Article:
In 2019, we collaborated with a marine science student from Seekonk High School to conduct an experiment in waterproofing robotic hands. When working in environments where humans cannot safely venture with their own two hands, robotic proxies must be used. One of the critical bottlenecks in conducting more meaningful work is the ability to interact with that environment with our own two hands – touch touch is to interpret. Robotic manipulators do exist, however still lack the dexterity, touch, and ability to grasp with an opposable thumb. Future developments in the field will solve this key technology limitation in ocean exploration and bring the human element ever further to and within the sea.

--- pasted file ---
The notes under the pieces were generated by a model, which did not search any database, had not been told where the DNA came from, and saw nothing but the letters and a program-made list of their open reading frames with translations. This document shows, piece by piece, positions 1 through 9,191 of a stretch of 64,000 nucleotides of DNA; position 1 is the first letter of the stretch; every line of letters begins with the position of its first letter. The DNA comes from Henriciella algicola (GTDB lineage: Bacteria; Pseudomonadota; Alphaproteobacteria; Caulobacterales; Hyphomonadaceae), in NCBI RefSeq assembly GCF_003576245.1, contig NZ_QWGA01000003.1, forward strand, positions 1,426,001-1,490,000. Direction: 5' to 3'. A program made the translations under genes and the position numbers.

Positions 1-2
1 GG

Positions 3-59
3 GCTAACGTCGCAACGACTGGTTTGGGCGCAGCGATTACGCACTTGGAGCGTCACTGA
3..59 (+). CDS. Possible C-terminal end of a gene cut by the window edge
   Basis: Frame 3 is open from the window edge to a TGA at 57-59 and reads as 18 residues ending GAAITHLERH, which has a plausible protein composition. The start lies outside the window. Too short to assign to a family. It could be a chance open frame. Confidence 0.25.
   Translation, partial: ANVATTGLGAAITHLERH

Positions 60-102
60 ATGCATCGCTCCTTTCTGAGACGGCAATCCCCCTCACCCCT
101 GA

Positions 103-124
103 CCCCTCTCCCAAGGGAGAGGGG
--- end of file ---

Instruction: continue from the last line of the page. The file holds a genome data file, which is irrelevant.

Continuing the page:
For this project, we successfully waterproofed an off the shelf robotic hand and learned about the limitations of the technology when modified for underwater use. With additional funding support, similar work with students will allow us to develop a number of tools for exploration use.
.: Hand in Hand, National Geographic Blog by Michael Lombardi
.: Robot Hands Could Revolutionize Deep Sea Diving, National Geographic Blog by Michael Lombardi